After completing block 222, a complete checksum representation of the data values stored in the active memory systems 139 b and 139 c at the locations correlated with the same memory unit offset as the checksum destination location should be stored in the checksum destination location of memory system 139 e. Therefore, attempts to recover either of the foregoing data values stored in memory systems 139 b and 139 c may be enabled, provided that such attempts utilize the checksum stored in the checksum destination location. Note that, before enabling such attempts, the bit corresponding to the memory system 139 a in the bit string 165 f of checksum indicator 161 e (i.e., in the bit string 165 f that is correlated with the checksum destination location) should be deasserted to indicate that memory system 139 a is not active.

In block 235, the checksum indicator 172 of mapper 146 is updated to indicate that the checksum of the foregoing data values in memory system 139 b and 139 c is stored in memory system 139 e. In the present example, this is accomplished by asserting the bit corresponding with the memory system 139 e in the bit string that is correlated with this same memory unit offset as the checksum destination location and by deasserting the remaining bits in the bit string. Block 235 ensures that any attempt to recover one of the foregoing data values stored in memory systems 139 b and 139 c utilizes the checksum stored in the checksum destination location instead of the checksum source location.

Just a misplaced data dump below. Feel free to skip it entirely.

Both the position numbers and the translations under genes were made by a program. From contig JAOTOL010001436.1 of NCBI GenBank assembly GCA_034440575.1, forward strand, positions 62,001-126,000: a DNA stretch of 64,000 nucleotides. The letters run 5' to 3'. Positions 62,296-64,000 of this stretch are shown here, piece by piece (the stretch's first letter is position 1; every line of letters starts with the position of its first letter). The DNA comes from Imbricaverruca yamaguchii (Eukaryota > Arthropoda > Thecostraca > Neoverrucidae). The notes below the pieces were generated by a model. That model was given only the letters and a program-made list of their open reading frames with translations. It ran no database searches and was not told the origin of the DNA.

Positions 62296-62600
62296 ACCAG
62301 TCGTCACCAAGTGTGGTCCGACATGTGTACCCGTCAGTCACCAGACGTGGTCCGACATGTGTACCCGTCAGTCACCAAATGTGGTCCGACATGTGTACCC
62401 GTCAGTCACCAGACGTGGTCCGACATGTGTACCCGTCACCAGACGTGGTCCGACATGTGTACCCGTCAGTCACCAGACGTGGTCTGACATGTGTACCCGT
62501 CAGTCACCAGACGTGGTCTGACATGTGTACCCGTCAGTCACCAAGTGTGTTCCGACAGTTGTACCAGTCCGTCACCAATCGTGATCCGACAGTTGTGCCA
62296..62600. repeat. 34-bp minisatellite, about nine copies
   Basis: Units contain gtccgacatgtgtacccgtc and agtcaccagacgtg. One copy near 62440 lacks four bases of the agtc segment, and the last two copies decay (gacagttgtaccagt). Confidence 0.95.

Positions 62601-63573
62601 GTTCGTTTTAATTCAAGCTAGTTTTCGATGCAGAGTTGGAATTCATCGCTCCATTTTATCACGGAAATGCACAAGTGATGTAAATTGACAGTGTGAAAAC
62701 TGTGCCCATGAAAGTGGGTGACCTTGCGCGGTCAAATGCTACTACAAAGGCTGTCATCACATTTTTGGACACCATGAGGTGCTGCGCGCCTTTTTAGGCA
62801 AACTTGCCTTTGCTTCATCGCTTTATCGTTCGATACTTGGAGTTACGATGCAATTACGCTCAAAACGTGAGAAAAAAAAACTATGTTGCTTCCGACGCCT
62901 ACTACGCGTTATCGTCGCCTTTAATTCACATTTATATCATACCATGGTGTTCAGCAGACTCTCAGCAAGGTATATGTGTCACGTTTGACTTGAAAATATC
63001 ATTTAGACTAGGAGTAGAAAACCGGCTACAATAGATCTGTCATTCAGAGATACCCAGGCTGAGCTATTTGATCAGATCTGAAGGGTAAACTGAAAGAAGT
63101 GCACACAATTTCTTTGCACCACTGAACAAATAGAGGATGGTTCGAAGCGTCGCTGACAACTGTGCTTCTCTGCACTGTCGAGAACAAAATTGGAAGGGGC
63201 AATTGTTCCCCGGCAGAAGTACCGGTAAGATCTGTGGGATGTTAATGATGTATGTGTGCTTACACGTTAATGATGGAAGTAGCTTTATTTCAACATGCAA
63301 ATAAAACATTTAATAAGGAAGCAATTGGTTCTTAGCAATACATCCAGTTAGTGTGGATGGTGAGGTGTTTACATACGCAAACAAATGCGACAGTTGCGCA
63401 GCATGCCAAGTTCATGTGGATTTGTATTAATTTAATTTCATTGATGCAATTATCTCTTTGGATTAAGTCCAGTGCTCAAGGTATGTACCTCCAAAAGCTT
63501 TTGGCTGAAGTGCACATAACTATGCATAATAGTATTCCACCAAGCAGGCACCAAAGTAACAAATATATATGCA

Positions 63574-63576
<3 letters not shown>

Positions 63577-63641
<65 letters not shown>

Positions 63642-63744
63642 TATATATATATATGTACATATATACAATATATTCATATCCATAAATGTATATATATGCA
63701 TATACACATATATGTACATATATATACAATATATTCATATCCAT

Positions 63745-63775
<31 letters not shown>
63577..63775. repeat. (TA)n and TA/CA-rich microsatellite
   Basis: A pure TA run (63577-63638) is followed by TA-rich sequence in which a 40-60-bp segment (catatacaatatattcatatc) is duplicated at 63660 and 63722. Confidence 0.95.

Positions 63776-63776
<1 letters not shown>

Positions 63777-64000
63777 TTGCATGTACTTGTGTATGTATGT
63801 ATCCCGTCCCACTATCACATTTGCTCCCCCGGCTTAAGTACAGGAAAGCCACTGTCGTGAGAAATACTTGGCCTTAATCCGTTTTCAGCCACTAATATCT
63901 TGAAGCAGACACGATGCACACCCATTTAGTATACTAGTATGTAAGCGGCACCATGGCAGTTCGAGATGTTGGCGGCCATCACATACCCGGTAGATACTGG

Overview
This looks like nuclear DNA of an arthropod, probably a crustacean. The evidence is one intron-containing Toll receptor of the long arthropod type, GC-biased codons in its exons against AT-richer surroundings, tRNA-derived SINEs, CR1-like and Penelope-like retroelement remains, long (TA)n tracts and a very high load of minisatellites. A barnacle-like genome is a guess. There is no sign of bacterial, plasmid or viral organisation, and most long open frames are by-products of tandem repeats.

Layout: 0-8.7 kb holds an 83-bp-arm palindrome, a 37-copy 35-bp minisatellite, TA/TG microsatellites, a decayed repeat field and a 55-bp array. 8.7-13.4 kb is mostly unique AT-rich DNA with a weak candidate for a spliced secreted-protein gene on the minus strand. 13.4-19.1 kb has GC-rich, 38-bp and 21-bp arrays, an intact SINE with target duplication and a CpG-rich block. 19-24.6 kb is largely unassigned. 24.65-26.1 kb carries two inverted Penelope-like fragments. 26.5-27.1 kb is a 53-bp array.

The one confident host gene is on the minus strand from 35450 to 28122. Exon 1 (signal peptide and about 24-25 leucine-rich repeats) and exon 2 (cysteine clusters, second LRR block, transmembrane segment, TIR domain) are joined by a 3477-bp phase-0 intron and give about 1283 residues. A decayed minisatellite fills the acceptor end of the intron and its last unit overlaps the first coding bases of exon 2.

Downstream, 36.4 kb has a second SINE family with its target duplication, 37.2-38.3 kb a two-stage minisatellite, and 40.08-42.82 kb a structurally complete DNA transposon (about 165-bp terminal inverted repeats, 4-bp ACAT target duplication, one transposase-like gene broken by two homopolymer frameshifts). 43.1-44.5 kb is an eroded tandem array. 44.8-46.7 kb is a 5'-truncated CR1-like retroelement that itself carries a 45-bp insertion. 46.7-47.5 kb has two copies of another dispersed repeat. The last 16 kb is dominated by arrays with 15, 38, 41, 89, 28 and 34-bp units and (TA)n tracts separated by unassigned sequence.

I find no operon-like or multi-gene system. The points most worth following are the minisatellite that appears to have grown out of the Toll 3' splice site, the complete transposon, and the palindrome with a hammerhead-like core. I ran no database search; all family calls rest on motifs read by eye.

Also, in block 232, the recovery indicator 176 is updated to ensure that any data recovery attempt utilizing the checksum stored in the checksum destination location is enabled. In the preferred embodiment, this is accomplished by deasserting the bit corresponding with the checksum destination location. Therefore, if the mapper 146 receives an instruction to recover one of the data values stored in memory systems 139 b or 139 c at the locations correlated with the same memory unit as the checksum destination location, the mapper 146 first analyzes the checksum indicator 172 of mapper 146 to determine which memory system 139 a–139 e is storing the checksum of the data value to be recovered. Based on the checksum indicator 172, the mapper 146 should determine that memory system 139 e is storing the checksum. As a result, the mapper 146 then analyzes the recovery indicator 176 to determine whether or not the data recovery can occur. Since the bit correlated with the checksum destination location is deasserted, the mapper 146 can proceed with recovering the data value.